Photo: Chris Owens via INDYCAR

Texas Motor Speedway to Begin Repaving and Reconfiguring Track

By Toby Christie, NASCAR Editor

The last few years have been rough for race fans who have traveled to Texas Motor Speedway as rain has halted on track activity numerous times.

Over the last several years the pavement at the 1.5-mile speedway has become weather beaten and it had began eroding. The track also began trapping rain water below the surface which made drying the track during a rain delay nearly impossible.

It was announced during a teleconference on Friday by track president Eddie Gossage that starting this Monday, the track will undergo a full repave.

According to Speedway Motorsports, Inc. Vice President of Operations and Development Steve Swift, the horrific rain conditions that caused rain delays of more than five hours forced the speedway’s hand to do something.

“Due to the issues we had in 2016 with moisture and track drying, we had to take steps to correct the problems to give the fans the experience they deserve,” said Swift.

Lane Construction will perform the repaving process and they will use a mix similar to that used at Kentucky, which mimicks an older track surface.

In addition to the repave, the track will also be reconfigured slightly as the banking in turns one and two will be decreased to 20 degrees while turns three and four will stay at the current 24 degree banking.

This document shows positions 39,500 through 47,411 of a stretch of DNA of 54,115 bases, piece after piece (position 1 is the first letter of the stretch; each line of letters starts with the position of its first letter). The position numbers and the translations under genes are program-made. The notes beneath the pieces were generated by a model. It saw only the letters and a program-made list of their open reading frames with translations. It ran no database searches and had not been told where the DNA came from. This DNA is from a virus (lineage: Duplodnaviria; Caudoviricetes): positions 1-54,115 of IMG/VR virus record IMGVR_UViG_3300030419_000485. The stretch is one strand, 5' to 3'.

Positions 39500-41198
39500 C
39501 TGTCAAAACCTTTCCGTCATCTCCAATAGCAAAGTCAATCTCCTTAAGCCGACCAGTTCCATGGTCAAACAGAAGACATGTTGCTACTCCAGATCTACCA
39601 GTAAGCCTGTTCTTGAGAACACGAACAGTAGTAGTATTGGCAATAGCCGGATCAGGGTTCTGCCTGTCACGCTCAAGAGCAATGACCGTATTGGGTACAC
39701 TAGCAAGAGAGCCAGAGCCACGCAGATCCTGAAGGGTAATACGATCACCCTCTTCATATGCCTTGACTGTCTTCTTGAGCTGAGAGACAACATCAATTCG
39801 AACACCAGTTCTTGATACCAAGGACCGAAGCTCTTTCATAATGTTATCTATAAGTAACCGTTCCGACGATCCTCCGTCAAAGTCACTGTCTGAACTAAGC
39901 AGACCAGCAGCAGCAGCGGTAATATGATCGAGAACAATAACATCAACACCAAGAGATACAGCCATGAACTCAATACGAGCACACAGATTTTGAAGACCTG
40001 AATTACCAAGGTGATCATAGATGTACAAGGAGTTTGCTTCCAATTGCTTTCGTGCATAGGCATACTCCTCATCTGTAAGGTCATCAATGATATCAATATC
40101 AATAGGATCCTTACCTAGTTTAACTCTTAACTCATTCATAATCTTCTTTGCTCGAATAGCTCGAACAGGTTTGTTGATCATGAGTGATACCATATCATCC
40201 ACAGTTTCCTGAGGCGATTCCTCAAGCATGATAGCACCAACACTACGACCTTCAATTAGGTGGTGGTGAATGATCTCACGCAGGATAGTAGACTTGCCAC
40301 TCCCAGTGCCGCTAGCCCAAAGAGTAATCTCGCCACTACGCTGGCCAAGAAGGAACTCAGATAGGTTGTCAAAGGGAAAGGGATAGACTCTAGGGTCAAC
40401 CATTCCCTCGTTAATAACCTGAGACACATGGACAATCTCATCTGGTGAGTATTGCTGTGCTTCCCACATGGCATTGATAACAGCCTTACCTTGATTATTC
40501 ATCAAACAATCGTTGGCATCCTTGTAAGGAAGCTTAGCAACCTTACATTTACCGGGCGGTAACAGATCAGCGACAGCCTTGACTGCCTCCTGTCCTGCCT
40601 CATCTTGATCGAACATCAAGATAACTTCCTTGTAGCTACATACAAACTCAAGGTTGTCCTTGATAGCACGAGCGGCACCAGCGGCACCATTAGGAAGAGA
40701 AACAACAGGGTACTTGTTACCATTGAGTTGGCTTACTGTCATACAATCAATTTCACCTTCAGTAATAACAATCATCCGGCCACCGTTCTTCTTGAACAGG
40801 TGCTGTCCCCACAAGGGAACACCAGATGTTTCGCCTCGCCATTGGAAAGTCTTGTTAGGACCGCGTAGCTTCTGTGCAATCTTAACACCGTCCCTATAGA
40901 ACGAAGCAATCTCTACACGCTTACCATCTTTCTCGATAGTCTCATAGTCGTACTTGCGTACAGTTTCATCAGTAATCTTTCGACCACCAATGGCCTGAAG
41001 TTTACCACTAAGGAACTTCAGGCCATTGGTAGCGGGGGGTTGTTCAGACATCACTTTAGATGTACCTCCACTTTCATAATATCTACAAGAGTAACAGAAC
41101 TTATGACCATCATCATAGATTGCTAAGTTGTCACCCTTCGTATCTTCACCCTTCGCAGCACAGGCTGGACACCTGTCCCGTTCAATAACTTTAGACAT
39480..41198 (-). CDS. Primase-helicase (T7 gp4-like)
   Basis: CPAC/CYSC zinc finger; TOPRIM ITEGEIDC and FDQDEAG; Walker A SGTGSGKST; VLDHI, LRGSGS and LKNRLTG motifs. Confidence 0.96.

Gossage said the banking changes are designed to make the track tougher for teams to dial in their setups for the racing action and to make the race more entertaining for the fans.

“No race is as good as it could be. Ever,” said Gossage. “You always try to make it better.”

Turns one and two will also be widened out by 20 feet as a part of the repave.

The track will also be equipped with French drains on the front and back stretches, which should help with track drying going forward.

According to Gossage the track hopes to have the changes done by March 1st. With NASCAR coming to town in April it will be hard for Goodyear to dial in a tire that works for the new track configuration.

Gossage said he hopes a tire test is done before the race weekend.

“I expect a tire test,” Gossage said. “Whether NASCAR expands the weekend, I can’t attest to that, but it would be smart.”

Whether there is a tire test or not, there will be a drastically different Texas Motor Speedway when teams enter the facility in April for the Monster Energy NASCAR Cup Series O’Reilly Auto Parts 500.

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Toby Christie is a contributing writer for Motorsports Tribune. He has been watching stock cars turn left since 1993, and has covered NASCAR as an accredited media member since 2007. Toby is a proud member of the National Motorsports Press Association (NMPA). Additionally, Toby is a lifelong Miami Dolphins fan, sub-par guitarist and he is pretty good around a mini-golf course.

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